Local Aphrodisiacs

Chocolate, raw oysters, red hot chili peppers. What comes to mind when you hear the word “aphrodisiac”? When Elisabeth Bailey hears the word “aphrodisiac”, she thinks local – golden Nova Scotia honey, fresh mint, wild rose hips, rich arugula, and potent garlic. Elisabeth is a (local) food writer from the south shore as well as a fabulous cook. She spent this past Valentine’s Day in the north end of Halifax, teaching a group of foodies a thing or two about local fare, great food, and true love.

 

Local Aphrodisiacs

Arugula – Arugula or “rocket” seed has been documented as an aphrodisiac since the first century A.D.

Basil (sweet basil)  – Is said to stimulate the sex drive and boost fertility. It is also said to produce a general sense of well-being for body and mind.

Broccoli Rabe (And Other Mustard Greens) – The ground seeds of various plants in the brassica family were believed to increase virility.

Carrots – Another good reason to eat carrots–believed to be a stimulant to the male. The phallus shaped carrot has been associated with stimulation since ancient times and was used by early Middle Eastern royalty to aid seduction.

Coriander (Cilantro seed) – The book of The Arabian nights tells a tale of a merchant who had been childless for 40 years and but was cured by a concoction that included coriander. That book is over 1000 years old so the history of coriander as an aphrodisiac dates back far into history. Cilantro was also known to be used as an “appetite” stimulant.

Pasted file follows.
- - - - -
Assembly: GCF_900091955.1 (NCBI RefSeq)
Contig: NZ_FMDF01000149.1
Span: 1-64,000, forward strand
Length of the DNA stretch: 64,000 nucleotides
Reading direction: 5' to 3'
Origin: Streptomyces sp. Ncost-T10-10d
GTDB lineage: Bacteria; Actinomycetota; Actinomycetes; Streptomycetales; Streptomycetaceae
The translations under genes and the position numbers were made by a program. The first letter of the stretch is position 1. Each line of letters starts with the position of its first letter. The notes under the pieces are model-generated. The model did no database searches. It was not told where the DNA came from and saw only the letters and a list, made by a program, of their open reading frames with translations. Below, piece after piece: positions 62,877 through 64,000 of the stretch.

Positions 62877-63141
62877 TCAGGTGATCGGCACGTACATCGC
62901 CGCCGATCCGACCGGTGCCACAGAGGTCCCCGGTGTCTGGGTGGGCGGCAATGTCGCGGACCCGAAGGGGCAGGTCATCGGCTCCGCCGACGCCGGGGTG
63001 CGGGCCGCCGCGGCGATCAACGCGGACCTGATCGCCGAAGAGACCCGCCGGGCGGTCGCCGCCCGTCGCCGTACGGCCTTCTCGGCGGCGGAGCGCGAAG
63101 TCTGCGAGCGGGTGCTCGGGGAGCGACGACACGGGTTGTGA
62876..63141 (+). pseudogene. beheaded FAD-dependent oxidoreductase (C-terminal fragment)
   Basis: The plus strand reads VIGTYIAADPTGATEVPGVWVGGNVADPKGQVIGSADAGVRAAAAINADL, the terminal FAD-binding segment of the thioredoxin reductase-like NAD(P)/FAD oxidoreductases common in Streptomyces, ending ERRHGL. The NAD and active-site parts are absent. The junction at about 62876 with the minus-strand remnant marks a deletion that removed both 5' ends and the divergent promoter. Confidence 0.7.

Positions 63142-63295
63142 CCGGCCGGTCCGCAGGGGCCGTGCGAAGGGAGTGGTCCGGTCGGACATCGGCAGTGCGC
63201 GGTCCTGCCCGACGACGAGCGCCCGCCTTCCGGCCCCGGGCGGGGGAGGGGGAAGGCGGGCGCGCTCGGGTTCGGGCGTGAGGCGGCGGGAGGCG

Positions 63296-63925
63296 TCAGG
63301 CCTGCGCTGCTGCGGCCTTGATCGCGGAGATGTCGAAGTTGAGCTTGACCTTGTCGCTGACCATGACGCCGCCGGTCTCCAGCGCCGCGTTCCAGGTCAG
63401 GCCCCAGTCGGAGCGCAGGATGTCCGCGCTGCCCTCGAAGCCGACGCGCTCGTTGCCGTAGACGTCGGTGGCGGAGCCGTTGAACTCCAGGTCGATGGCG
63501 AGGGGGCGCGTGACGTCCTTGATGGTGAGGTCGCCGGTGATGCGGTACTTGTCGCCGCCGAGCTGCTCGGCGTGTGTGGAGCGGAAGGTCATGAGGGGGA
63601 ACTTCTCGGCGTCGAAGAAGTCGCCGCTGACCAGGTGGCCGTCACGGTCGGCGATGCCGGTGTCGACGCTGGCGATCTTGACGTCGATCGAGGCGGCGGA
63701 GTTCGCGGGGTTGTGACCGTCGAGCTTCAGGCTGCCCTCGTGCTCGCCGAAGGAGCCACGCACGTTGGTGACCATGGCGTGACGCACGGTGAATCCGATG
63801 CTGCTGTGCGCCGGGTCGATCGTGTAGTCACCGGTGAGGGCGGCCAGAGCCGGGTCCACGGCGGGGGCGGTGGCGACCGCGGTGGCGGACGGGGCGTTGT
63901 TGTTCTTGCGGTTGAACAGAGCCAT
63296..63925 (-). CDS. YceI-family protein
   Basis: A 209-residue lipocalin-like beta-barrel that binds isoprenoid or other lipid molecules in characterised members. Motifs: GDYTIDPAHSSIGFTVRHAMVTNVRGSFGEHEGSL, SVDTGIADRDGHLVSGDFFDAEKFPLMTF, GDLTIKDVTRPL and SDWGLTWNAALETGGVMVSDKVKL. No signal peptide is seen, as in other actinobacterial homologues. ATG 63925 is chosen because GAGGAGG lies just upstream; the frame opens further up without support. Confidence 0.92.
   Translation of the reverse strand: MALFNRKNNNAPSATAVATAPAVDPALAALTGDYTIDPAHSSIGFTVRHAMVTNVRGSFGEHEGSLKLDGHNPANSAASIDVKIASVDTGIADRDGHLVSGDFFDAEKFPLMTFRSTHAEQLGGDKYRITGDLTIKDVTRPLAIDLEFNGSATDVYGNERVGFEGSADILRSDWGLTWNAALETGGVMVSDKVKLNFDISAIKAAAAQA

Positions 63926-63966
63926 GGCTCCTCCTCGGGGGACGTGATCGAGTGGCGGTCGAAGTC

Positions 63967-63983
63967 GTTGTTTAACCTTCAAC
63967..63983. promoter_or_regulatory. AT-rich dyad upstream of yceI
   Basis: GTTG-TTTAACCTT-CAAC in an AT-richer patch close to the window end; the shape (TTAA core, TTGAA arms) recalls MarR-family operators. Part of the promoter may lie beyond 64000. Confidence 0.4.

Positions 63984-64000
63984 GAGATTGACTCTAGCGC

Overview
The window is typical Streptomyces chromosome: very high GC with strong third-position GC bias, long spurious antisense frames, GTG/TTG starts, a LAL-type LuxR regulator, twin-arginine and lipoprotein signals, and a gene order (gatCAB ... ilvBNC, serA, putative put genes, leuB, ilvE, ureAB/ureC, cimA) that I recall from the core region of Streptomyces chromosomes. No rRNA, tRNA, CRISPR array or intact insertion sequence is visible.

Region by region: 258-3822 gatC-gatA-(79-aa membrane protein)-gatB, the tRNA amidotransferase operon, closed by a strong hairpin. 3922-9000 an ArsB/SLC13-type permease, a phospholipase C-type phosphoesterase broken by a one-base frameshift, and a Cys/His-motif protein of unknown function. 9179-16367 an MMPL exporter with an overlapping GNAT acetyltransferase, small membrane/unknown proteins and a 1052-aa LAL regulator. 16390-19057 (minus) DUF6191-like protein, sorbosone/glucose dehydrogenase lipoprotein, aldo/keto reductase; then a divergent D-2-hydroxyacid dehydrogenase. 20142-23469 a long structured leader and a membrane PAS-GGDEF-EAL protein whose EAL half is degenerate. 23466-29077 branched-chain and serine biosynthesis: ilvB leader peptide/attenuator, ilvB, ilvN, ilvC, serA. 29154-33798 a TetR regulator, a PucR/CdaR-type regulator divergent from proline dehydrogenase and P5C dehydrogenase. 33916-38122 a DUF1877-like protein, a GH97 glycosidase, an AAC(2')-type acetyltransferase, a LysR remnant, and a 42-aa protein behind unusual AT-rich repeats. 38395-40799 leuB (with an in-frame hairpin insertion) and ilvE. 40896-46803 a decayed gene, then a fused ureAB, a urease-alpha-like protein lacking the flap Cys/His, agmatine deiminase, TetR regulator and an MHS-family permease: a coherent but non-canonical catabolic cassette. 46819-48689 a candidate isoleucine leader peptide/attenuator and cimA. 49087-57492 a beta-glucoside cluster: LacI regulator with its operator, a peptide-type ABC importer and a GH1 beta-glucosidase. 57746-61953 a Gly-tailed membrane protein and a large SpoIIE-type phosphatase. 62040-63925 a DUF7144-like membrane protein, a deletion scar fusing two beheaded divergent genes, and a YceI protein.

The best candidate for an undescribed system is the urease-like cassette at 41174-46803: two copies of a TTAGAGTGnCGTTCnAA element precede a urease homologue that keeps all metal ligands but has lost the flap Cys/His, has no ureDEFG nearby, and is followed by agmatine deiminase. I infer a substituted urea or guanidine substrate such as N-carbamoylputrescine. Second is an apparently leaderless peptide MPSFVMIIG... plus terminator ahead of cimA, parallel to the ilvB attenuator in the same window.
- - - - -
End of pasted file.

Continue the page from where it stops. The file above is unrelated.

Fennel – In the 1930’s fennel was found to be a source of natural plant estrogens. Use of fennel as an aphrodisiac dates back to the Egyptian times where it was used as “libido enhancement”.

Garlic – The ‘heat’ in garlic is said to stir sexual desires. Make sure you and your partner share it together!

Honey – Many medicines in Egyptian times were based on honey including cures for sterility and impotence. Medieval seducers plied their partners with Mead, a fermented drink made from honey. Lovers on their “Honeymoon” drank mead and it was thought to “sweeten” the marriage.

Mustard – Believed to stimulate the sexual glands and increase desire. Prepare a tenderloin roast (filet mignon) for two with a mustard and peppercorn sauce.

Oysters – Oysters were documented as a aphrodisiac food by the Romans in the second century A.D as mentioned in a satire by Juvenal. He described the wanton ways of women after ingesting wine and eating “giant oysters”. An additional hypotheses is that the oyster resembles the “female” genitals.

Raspberries and Strawberries – Perfect foods for hand feeding your lover. “Both invite love and are described in erotic literature as fruit nipples”.

Yours in food, Keltie

 

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